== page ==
Over the previous couple of years the open-source RISC-V microprocessor has moved from current solely on FPGAs into actual silicon, and proper now you should buy a RISC-V microcontroller with all of the bells and whistles you’ll ever need. There’s an attention-grabbing chip from China known as the Sipeed M1 that includes a dual-core RISC-V core working at 600MHz, a bunch of I/Os, and since it’s 2019, a neural community processor. We’ve seen this chip earlier than, however now Seeed Studios is promoting it as a Raspberry Pi Hat. Is it an add-on board for a Pi, or is it its personal standalone factor? Who is aware of.
The Grove AI Hat for Edge Computing, as this board is named, is constructed across the Sipeed MAix M1 AI Module with a Kendryte Okay210 processor. It is a dual-core 64-bit RISC-V chip and it’s clearly the star of the present right here. Along with this chip you’ve additionally acquired just a few Grove headers for digital I/O, I2C, PWM, and a UART. There’s a a USB Kind C for energy (lastly we’re getting away from USB micro energy plugs), and naturally a 40-pin Raspberry Pi-style header.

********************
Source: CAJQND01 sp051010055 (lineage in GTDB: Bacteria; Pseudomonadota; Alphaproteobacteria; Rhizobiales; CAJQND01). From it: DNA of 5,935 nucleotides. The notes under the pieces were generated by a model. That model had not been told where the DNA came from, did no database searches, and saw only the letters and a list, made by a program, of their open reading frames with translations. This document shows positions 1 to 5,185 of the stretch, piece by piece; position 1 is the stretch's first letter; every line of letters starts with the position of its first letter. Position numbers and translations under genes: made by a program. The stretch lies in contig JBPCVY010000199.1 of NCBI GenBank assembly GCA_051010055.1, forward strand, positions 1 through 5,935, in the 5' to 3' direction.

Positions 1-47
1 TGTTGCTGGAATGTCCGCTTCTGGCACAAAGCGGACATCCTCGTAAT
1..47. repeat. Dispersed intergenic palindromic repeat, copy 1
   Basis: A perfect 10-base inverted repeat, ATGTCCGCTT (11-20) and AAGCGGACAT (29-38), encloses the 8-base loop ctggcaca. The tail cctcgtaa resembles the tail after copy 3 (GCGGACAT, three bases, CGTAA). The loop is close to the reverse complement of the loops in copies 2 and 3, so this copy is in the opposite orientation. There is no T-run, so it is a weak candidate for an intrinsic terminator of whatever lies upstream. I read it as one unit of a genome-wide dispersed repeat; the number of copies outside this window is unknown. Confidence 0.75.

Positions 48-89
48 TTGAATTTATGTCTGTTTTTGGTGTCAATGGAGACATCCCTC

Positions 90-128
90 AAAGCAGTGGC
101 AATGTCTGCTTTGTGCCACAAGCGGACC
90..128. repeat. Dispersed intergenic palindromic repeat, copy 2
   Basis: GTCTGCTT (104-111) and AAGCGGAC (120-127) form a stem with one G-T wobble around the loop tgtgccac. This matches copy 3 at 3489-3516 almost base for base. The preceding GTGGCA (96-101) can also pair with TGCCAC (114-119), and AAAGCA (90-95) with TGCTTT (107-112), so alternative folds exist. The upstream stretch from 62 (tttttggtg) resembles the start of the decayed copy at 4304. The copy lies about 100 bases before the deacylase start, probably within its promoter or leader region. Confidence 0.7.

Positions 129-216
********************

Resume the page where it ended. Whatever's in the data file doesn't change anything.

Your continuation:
This board is basically a breakout board for the Sipeed M1 chip, which is without doubt one of the most attention-grabbing new microcontrollers we’ve seen because it launched late final yr. There’s loads of energy right here, and already persons are emulating the Nintendo Leisure System on this chip with nice success. The issue with this chip is that other than making your individual breakout board, there aren’t many choices to get it up and working shortly. That is the answer to that; on the very least it’s a Sipeed chip on a board with an influence provide, and it’s additionally a co-processor that may be accessed with Linux and a Raspberry Pi.